Fraction and addition - problem?

7

12

+

8

15

I used the LCD (least common denominator method) and itresulted in,

FLAPJACKS

35

60

and

32

60

I added the nominators together and got

67

60

Now what do I do with this fraction? To make it make senseand be a proper fraction? I tried myself and got

67

127

That was by adding 67 and 60 together then just putting the60 back under.

Re: Fraction and addition - problem?

That is very badly written. If you don't want to use LaTeX, at least write it as 7/12+ 8/15

Yes 67/60 is the correct answer. Whether you write that as 67/60 or "1 and 7/60" depends upon what you want to with it, which you prefer and, perhaps most importantly, **what you teacher wants**.

But when you say "That was by adding 67 and 60 together then just putting the60 back under." I have absolutely no idea **why** you would add the numerator and denominator. There NO arithmetic operation that requires that.

Re: Fraction and addition - problem?

Quote:

Originally Posted by

**HallsofIvy** That is very badly written. If you don't want to use LaTeX, at least write it as 7/12+ 8/15

Yes 67/60 is the correct answer. Whether you write that as 67/60 or "1 and 7/60" depends upon what you want to with it, which you prefer and, perhaps most importantly, **what you teacher wants**.

But when you say "That was by adding 67 and 60 together then just putting the60 back under." I have absolutely no idea **why** you would add the numerator and denominator. There NO arithmetic operation that requires that.

What is LaTex? I was going to use / but I figured it might be confused with division which is quite a stupid idea since I mentioned fractions in the title. Well I have not had a teacher in nearly 4 years, I'm really awful with math but I've pretty much had to start my maths education starting from basics upwards in the past month due to a test to join a job. I should've listened in school but my class was very bad due to us being in the bottom set and all, I guess you would know if you are a retired teacher?

I remember a YouTube video saying something about adding them together, must've of been with a different fraction problem, I can't remember.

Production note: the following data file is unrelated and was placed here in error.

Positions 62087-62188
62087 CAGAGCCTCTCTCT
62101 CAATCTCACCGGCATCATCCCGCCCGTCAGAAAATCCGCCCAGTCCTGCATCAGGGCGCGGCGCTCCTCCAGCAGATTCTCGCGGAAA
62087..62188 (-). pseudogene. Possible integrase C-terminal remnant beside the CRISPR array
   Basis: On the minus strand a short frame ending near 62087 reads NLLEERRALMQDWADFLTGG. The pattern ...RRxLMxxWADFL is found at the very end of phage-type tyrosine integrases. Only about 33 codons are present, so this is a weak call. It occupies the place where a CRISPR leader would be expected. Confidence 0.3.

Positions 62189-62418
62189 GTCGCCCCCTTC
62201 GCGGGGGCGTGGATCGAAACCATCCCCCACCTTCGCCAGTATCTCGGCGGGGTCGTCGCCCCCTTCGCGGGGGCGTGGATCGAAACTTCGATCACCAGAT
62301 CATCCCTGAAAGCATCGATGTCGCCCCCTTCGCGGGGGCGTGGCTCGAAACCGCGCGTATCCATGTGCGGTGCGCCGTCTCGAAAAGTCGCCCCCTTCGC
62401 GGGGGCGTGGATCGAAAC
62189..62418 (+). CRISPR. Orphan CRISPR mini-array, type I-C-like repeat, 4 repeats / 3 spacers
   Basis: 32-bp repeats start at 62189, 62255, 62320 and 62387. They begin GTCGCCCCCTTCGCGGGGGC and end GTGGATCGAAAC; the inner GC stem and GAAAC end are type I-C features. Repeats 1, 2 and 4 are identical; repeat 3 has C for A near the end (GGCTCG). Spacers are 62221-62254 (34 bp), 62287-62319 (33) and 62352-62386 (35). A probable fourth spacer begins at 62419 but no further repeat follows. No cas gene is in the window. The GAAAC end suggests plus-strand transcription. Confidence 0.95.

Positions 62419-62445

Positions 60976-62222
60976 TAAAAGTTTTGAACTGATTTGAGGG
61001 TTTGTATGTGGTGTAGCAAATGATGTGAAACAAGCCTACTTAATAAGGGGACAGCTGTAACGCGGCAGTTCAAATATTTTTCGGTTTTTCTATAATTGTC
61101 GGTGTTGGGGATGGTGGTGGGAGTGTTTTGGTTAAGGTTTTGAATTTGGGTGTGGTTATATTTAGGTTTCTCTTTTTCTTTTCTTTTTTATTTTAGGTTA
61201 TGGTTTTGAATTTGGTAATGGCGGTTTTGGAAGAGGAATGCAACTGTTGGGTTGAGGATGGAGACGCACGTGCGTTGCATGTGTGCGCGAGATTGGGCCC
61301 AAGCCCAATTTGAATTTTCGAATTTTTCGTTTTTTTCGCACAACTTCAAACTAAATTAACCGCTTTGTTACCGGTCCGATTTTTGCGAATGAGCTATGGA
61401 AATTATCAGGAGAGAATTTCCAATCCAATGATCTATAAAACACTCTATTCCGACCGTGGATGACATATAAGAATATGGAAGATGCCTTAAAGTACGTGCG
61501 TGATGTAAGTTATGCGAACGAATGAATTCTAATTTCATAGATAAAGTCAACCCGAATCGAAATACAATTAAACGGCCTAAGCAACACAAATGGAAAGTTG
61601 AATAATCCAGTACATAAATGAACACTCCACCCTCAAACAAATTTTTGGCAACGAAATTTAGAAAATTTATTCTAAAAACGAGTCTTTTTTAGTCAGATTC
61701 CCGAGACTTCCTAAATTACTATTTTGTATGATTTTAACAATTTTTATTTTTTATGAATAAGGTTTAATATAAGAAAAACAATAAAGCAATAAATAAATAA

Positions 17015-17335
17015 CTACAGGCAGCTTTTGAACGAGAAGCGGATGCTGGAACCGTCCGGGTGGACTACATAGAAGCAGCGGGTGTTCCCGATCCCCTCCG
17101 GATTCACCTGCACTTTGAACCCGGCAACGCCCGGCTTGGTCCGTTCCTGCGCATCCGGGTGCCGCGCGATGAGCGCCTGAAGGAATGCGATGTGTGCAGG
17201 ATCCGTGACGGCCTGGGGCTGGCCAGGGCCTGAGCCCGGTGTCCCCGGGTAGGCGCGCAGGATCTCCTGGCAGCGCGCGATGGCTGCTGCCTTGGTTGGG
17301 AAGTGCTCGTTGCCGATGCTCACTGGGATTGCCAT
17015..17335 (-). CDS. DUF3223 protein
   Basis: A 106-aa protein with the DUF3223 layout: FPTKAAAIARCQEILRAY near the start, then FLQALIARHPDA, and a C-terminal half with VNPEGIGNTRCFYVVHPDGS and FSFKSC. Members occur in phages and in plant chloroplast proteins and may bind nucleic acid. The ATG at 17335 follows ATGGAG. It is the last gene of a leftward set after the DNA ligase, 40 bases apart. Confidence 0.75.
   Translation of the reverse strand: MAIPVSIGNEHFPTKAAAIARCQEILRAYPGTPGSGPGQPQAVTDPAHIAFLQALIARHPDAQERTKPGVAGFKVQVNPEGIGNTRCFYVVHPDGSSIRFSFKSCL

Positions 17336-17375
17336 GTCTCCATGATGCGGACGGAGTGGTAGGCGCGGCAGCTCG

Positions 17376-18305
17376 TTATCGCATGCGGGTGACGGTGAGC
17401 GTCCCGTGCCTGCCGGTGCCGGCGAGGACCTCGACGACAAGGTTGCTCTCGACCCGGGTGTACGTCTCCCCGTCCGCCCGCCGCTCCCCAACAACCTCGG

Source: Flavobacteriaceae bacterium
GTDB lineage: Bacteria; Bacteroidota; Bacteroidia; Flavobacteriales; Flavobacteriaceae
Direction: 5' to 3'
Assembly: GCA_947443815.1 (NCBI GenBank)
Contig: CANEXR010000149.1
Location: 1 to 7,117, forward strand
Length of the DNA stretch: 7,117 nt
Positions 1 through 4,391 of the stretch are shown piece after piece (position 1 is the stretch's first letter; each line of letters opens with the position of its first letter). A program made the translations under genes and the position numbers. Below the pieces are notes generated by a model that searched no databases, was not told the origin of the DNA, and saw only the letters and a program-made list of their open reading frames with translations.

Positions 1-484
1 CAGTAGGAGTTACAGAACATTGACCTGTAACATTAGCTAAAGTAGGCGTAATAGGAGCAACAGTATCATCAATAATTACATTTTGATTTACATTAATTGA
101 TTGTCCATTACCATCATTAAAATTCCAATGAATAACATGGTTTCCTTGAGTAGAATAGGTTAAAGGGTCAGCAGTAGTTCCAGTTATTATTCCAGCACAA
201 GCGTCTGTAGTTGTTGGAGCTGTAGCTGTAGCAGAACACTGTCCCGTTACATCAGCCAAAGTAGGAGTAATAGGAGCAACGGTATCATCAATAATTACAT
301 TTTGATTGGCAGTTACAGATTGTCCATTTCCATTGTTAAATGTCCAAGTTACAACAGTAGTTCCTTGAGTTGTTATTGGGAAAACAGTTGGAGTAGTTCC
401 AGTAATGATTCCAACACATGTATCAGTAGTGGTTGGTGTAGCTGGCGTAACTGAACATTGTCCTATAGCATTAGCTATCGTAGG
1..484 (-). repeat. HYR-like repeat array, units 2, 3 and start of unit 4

Re: Fraction and addition - problem?

Quote:

Originally Posted by

**Subliminalmessage** What is LaTex? I

It is code.

[TEX]\frac{7}{12}+\frac{8}{15} [/TEX] gives $\displaystyle \frac{7}{12}+\frac{8}{15} $

Re: Fraction and addition - problem?

I've always found it's a lot more time efficient to go by the following expression:

$\displaystyle \frac{a}{b} + \frac{c}{d} = \frac{ad + bc}{bd} $

Arithmetic example:

$\displaystyle \frac{2}{3} + \frac {3}{4} = \frac{ (2 \times 4) + (3 \times 3)}{(3 \times 4)} = \frac{8 + 9}{12} = \frac{17}{12}$

Algebraic example:

$\displaystyle \frac {(x + 2)^2}{8xyz} + \frac {(x+4)^2}{5zy^2} = \frac{\left[(x + 2)^2 \times 5zy^2\right] + \left[8xyz \times(x+4)^2\right]}{8xyz \times 5zy^2} $

Notice, it's more difficult to spot the LCD with algebra.

Re: Fraction and addition - problem?

I don't have a clue what algerbra is really, I've only ever touched on it once or twice and that was years ago. Please give me a rough idea on what it is about? Why is it needed and does it deserve the title of being hard and complicated?

Re: Fraction and addition - problem?

67/60 is correct, but you're left with a improper fraction. It really depends on what the question or teacher wants. In order to change that from a improper fractions you need to divide. 67 divided by 60 is 1, with a remainder of 7. Keep the denominator and you would have 1 7/60.

Re: Fraction and addition - problem?

Quote:

Originally Posted by

**Subliminalmessage** I don't have a clue what algebra is really, I've only ever touched on it once or twice and that was years ago. Please give me a rough idea on what it is about? Why is it needed and does it deserve the title of being hard and complicated?

If I were you, I would go and find an elementary book on high school maths with a cumbersome number of problems to solve. That's what I did. Keep returning to it, iron out your mistakes and 'things' start to become second nature. Then you are in a position to move on to the next level, and so on.

I'm not really the one to answer that question; I'm still a rookie. All I know is, maths can solve a lot of problems. I'm an engineer student. I wouldn't be able to survive on my course if I didn't put a significant amount of hours into maths associated with my spare time.

From a rookie's point of view, algebra can solve an unknown quantity (s).

For example, consider a simple equation:

$\displaystyle 4x + 2 = 18 $

What is x?

$\displaystyle 4x = 18 - 2 $

$\displaystyle 4x = 16 $

$\displaystyle x = \frac{16}{4} $

$\displaystyle x = 4$

Now you can sub in this x value into the inital equation $\displaystyle 4x + 2 = 18 $ because it is the solution.

Therefore:

$\displaystyle (4 \times 4) + 2 = 18 $

$\displaystyle 16 + 2 = 18 $

$\displaystyle 18 = 18 $